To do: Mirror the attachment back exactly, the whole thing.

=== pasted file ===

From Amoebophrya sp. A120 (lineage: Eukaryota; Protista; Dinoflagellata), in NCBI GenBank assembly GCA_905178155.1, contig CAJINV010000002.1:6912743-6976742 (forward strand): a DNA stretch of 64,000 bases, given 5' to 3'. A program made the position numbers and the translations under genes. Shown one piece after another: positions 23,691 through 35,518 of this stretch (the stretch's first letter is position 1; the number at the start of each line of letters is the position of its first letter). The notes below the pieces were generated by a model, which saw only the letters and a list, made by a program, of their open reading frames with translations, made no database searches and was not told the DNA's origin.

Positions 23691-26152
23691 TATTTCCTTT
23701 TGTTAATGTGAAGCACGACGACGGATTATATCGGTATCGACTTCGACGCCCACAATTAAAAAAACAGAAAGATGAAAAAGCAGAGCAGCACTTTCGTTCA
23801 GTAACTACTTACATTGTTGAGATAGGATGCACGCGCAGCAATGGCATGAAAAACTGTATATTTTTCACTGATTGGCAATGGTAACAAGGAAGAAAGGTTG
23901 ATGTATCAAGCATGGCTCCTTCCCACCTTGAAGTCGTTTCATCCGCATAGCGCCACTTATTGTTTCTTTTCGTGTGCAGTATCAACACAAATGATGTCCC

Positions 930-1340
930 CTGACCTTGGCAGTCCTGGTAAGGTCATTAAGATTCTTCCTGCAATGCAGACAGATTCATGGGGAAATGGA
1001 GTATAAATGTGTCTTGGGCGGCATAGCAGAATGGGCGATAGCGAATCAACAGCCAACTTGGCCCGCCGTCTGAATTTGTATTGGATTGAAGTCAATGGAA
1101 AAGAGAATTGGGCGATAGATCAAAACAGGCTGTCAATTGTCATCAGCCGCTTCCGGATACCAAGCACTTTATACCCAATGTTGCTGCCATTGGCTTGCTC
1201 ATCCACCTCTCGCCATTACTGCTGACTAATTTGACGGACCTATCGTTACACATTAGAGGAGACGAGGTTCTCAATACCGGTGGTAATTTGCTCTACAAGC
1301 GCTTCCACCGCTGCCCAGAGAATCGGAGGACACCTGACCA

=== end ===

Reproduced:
From Amoebophrya sp. A120 (lineage: Eukaryota; Protista; Dinoflagellata), in NCBI GenBank assembly GCA_905178155.1, contig CAJINV010000002.1:6912743-6976742 (forward strand): a DNA stretch of 64,000 bases, given 5' to 3'. A program made the position numbers and the translations under genes. Shown one piece after another: positions 23,691 through 35,518 of this stretch (the stretch's first letter is position 1; the number at the start of each line of letters is the position of its first letter). The notes below the pieces were generated by a model, which saw only the letters and a list, made by a program, of their open reading frames with translations, made no database searches and was not told the DNA's origin.

Positions 23691-26152
23691 TATTTCCTTT
23701 TGTTAATGTGAAGCACGACGACGGATTATATCGGTATCGACTTCGACGCCCACAATTAAAAAAACAGAAAGATGAAAAAGCAGAGCAGCACTTTCGTTCA
23801 GTAACTACTTACATTGTTGAGATAGGATGCACGCGCAGCAATGGCATGAAAAACTGTATATTTTTCACTGATTGGCAATGGTAACAAGGAAGAAAGGTTG
23901 ATGTATCAAGCATGGCTCCTTCCCACCTTGAAGTCGTTTCATCCGCATAGCGCCACTTATTGTTTCTTTTCGTGTGCAGTATCAACACAAATGATGTCCC

Positions 930-1340
930 CTGACCTTGGCAGTCCTGGTAAGGTCATTAAGATTCTTCCTGCAATGCAGACAGATTCATGGGGAAATGGA
1001 GTATAAATGTGTCTTGGGCGGCATAGCAGAATGGGCGATAGCGAATCAACAGCCAACTTGGCCCGCCGTCTGAATTTGTATTGGATTGAAGTCAATGGAA
1101 AAGAGAATTGGGCGATAGATCAAAACAGGCTGTCAATTGTCATCAGCCGCTTCCGGATACCAAGCACTTTATACCCAATGTTGCTGCCATTGGCTTGCTC
1201 ATCCACCTCTCGCCATTACTGCTGACTAATTTGACGGACCTATCGTTACACATTAGAGGAGACGAGGTTCTCAATACCGGTGGTAATTTGCTCTACAAGC
1301 GCTTCCACCGCTGCCCAGAGAATCGGAGGACACCTGACCA